1 year on

It’s been a whole year since the 9th of June 2012 in Berkhamsted, England where we exchanged rings and promised to love, cherish and obey. Life has changed dramatically for us. Not only did we get married – we also moved a long way from our friends and family, one of us moved to the other side of the world and we both took on new and very different lines of work and a lifestyle with a significantly different economy.

All that considered, the last year has gone miraculously well. Though we’ve left our friends and family many miles away, technology helps us to maintain those relationships better than if we had to write letters to each other. I (Chris) enjoy occasionally playing computer games with my friends in Australia. But better than that we have been blessed with friendships that have formed quickly around us – friendships with good, Christian, relatable, supportive people – and we are friends with them as a couple. Living in Berkhamsted or the Central Coast, one of us would have to almost break into the other’s social circle. Our marriage benefits most from these friends – most of whom are from OM – praying for us and letting us know through words and their own example that we are more normal than we think.

Chris and Ruth-0028b

People told us that “marriage is hard and you have to work at it”. In fact, we heard it so much as singles that it drives one of our friends crazy hearing it. We’re sure now that they were right. Some days can be a real struggle to serve one another when we feel like being selfish. Some days are like that – other days are an absolute delight. Most of the time we feel like we’ve always been married and we can’t remember what life was like before we found each other – but every now and then one of us does something that catches the other totally by surprise. We think “where did that come from?”. An older man recently told me that still happens after 20+ years.

I used to live with my parents and worked a fairly good job as a computer programmer. I was not accustomed to budgeting or spending wisely. I used to eat dinner out twice or three times a week, plus most lunch times. Having a good computer was at the top of my list of things to save for. Having given that up to serve God with my wife here in Carlisle – living on the money other generous people supply us, that God supplies us by his grace – we can’t be wasting that money like that any more. We eat out once or twice a month, maybe get a coffee once a week and buy lunch occasionally when packed lunches don’t work out. We’ve learned to buy home brand groceries (which honestly taste the same) and make the most of what we have. It was hard at first, but now it is second nature.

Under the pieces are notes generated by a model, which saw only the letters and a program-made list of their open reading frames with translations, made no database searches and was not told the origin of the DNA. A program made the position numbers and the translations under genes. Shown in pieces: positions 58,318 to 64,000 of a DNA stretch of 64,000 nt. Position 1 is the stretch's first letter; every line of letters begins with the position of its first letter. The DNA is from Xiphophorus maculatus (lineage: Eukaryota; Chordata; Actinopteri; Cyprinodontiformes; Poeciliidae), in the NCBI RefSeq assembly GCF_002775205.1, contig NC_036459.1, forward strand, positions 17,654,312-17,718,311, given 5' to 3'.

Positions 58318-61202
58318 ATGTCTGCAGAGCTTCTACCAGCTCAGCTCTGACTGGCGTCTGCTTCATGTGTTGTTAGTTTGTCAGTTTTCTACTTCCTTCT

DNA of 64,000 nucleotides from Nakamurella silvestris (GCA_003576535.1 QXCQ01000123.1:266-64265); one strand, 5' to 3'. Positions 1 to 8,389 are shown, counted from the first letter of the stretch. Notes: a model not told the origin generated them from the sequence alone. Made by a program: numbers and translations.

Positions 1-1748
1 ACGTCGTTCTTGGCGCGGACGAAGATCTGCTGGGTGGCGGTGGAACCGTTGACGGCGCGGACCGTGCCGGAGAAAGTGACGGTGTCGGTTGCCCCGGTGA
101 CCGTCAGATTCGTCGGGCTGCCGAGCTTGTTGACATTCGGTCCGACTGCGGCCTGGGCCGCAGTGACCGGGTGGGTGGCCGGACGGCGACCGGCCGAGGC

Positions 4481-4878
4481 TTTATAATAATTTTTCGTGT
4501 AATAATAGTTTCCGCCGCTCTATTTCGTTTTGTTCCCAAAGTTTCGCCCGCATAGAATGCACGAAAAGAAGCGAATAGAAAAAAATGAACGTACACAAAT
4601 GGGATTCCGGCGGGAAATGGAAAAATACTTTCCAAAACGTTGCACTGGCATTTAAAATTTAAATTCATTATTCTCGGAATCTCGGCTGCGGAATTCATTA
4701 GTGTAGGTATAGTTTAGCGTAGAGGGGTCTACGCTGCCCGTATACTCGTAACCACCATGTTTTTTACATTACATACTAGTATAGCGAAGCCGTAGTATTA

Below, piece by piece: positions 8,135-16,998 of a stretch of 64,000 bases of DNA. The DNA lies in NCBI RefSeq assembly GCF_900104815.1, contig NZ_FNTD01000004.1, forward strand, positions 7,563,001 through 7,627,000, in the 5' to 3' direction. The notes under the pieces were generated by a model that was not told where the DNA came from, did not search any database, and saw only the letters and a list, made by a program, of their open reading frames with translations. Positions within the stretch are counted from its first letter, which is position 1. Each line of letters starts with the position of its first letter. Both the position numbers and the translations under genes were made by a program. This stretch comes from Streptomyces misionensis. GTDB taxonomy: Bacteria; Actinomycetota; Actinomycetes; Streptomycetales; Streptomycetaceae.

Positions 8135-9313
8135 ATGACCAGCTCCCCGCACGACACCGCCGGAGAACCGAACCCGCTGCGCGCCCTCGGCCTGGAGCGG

I think God brought us together at just the right time. We needed our single years to be involved in front line missions and church ministry – to learn the lessons and to do the good works He laid out for us. Now we are here in what seems like a difficult place where without each other we might give up and go home. At the same time, it’s a great place for us to be newly-weds. We get plenty of time to ourselves and good role models around us and people to encourage us. We get to be involved in missions work but away from the high pressure, close quarters environments like the ship.

We celebrated our anniversary by taking the Saturday to go to nearby Newcastle and see the sights of the city and do some shopping and eat dinner at our favourite restaurant Wagamama (which doesn’t exist in Carlisle). We had a great day of fun together in the sun. Sunday we went to church and had a special lunch together at home and a quiet evening.

We’re here in Carlisle for almost another year. We think it’s the right place for us right now. We’re excited to see what God has in store for us when we return to Australia in March/April 2014.

The Angel of the North
The Angel of the North – just outside Newcastle city centre




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